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Today, we call the writer Mary Wollstonecraft a feminist. Since they didn't have that word when she lived in 18th century England, she got called a lot of other things - an "able advocate" If Wollstonecraft's ideas are good enough for Sasha Fierce, they're good enough for us.
At the age of 15, Wollstonecraft announced that she would never marry.
As a girl, Wollstonecraft would sleep in front of her mother's bedroom door to prevent her father from beating her mother.
Despite the fact that she had dabbled in novel writing herself, in her reviews Wollstonecraft echoed the 18th century worry that novel-reading was a frivolous hobby that deadened the intellect and loosened morals.
Wollstonecraft had feminist fans across the Atlantic. John Adams used to teasingly call his wife Abigail a "Disciple of Wollstonecraft."
Though William Godwin had been an outspoken opponent of marriage, ironically he refused to see his daughter Mary and her live-in boyfriend Percy Bysshe Shelley until the couple married.
When Wollstonecraft developed a crush on the painter Henry Fuseli, she suggested to Fuseli's wife that the three of them live together. Not surprisingly, Fuseli's wife did not like this idea. Fuseli stopped contacting Wollstonecraft after that.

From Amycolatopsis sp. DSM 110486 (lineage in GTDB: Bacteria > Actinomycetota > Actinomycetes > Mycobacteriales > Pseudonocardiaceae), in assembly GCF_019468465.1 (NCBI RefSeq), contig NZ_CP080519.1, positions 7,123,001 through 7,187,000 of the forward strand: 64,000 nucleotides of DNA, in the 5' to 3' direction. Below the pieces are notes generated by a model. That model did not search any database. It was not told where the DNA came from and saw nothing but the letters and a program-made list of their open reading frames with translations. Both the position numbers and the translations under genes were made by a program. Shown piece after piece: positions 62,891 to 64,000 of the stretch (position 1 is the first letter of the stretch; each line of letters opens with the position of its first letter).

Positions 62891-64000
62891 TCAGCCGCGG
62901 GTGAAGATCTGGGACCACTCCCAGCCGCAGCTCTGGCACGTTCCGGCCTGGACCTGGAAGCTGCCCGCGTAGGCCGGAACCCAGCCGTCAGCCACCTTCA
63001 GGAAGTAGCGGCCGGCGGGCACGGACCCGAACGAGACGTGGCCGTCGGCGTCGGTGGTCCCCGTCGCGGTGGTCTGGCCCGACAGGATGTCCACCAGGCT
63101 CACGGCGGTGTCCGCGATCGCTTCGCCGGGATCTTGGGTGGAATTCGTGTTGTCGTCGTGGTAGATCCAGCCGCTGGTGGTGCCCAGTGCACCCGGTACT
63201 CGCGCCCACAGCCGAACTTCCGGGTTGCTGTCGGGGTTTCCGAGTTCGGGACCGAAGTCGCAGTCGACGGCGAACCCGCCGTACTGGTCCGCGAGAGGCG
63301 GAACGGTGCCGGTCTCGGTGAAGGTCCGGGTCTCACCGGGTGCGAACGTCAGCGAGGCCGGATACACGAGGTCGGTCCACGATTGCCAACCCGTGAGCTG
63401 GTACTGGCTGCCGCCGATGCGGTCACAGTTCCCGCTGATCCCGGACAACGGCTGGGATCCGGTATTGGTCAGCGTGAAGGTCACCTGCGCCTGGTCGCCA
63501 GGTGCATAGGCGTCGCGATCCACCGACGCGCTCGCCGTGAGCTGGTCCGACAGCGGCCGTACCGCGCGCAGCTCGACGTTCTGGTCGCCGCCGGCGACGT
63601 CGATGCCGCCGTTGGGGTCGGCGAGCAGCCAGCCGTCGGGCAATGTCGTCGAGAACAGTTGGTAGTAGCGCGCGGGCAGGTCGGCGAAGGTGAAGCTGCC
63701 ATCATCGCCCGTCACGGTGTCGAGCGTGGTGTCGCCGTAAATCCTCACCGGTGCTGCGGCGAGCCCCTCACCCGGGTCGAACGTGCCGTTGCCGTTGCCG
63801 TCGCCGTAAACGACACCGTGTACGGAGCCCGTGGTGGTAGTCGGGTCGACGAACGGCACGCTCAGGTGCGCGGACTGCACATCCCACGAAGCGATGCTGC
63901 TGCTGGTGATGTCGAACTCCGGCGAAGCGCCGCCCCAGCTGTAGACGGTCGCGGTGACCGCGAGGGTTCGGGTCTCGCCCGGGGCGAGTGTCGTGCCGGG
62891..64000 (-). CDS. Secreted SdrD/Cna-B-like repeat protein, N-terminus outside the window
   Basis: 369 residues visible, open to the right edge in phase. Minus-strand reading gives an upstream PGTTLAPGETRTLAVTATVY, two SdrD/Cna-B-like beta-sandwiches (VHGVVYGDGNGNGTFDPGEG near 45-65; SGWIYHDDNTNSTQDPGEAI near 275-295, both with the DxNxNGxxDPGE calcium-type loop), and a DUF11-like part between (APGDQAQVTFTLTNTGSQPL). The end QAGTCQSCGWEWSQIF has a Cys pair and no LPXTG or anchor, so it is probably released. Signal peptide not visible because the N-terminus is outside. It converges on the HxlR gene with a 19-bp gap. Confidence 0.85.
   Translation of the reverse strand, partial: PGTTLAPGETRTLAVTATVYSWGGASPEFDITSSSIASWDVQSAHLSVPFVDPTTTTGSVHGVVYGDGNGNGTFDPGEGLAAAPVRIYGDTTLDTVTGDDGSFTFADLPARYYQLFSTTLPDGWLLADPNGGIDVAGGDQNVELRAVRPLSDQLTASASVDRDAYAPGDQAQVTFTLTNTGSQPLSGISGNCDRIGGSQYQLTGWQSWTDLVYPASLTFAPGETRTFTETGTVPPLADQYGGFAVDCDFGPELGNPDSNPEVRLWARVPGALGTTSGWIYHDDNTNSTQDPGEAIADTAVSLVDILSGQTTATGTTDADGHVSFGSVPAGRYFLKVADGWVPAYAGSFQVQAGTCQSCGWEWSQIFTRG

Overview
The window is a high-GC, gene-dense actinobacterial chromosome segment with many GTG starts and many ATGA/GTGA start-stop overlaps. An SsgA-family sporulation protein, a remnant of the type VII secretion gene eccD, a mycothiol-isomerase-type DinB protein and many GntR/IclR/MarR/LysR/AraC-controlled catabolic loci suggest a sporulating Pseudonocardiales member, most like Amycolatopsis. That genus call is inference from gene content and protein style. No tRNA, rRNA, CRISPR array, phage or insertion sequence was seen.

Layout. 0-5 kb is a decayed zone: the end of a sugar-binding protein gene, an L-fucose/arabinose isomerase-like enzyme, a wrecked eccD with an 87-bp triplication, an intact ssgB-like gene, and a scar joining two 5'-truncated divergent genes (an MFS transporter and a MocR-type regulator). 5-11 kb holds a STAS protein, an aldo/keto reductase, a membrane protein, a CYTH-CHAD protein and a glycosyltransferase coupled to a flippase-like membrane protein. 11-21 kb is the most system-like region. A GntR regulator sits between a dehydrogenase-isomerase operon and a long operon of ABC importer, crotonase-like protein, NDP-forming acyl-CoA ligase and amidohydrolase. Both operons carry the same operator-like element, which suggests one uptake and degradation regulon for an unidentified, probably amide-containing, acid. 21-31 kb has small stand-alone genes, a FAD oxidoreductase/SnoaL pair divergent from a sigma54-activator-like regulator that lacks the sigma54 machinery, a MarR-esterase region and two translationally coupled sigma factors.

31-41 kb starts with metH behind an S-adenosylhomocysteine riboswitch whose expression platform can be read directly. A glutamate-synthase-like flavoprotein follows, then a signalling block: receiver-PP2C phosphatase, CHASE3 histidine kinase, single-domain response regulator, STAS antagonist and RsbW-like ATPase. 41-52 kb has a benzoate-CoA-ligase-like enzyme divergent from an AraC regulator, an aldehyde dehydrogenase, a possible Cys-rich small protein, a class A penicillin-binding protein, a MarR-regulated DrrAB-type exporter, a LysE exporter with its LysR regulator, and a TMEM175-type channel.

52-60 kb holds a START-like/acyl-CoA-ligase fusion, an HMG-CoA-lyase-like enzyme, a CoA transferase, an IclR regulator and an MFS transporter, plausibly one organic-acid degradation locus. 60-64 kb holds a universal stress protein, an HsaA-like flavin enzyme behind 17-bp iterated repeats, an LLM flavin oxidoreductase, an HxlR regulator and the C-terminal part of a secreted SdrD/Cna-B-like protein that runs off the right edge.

Halfway through A Vindication of the Rights of Man, Wollstonecraft got a case of writer's block and called on her publisher Joseph Johnson. After listening to her agonize and complain about the progress of the work, Johnson offered to throw away all that she had written if it would make her happy. She was so annoyed by his indulgence of her stress-fest that she went straight home and finished the work.
Poor Fanny Imlay. William Godwin raised Wollstonecraft's illegitimate daughter by Gilbert Imlay after her mother's death, but never made any secret of his preference for his own daughter, Mary. Fanny committed suicide in 1816 at the age of 22.
Mary Wollstonecraft, A Vindication of the Rights of Women (1792)
This is Wollstonecraft's masterwork. Though some male critics called her nasty names after its publication - "hyena in petticoats"_CITATION37_ comes to mind - astute readers realized that she was calling out her fellow women more than men. She knew they were capable of more than 18th century gender roles allowed them. Girls, rise up!
Mary Wollstonecraft, Mary, A Fiction (1788)
This is Wollstonecraft's first novel. It rails against class and gender biases in 18th century England. Wollstonecraft was inspired by her experiences as a governess and companion to an elderly woman - both jobs she hated.
Lyndall Gordon, Vindication: A Life of Mary Wollstonecraft (2005)
Gordon's acclaimed biography brings the pioneering feminist to life. You couldn't make up a better character than Mary Wollstonecraft - a passionate, world-traveling iconoclast who hobnobbed with some of the 18th century's most intriguing figures. Gordon's a great writer and really makes the story pop.
Diane Jacobs, Her Own Woman: The Life of Mary Wollstonecraft (2001)
Jacobs is a huge Wollstonecraft fan. Her book is a warm and intimate portrait of the writer. It looks at the dual nature of Wollstonecraft's personality - her fierce independence as a writer and feminist, alongside her suffocating, sometimes needy relationships with the people she loved.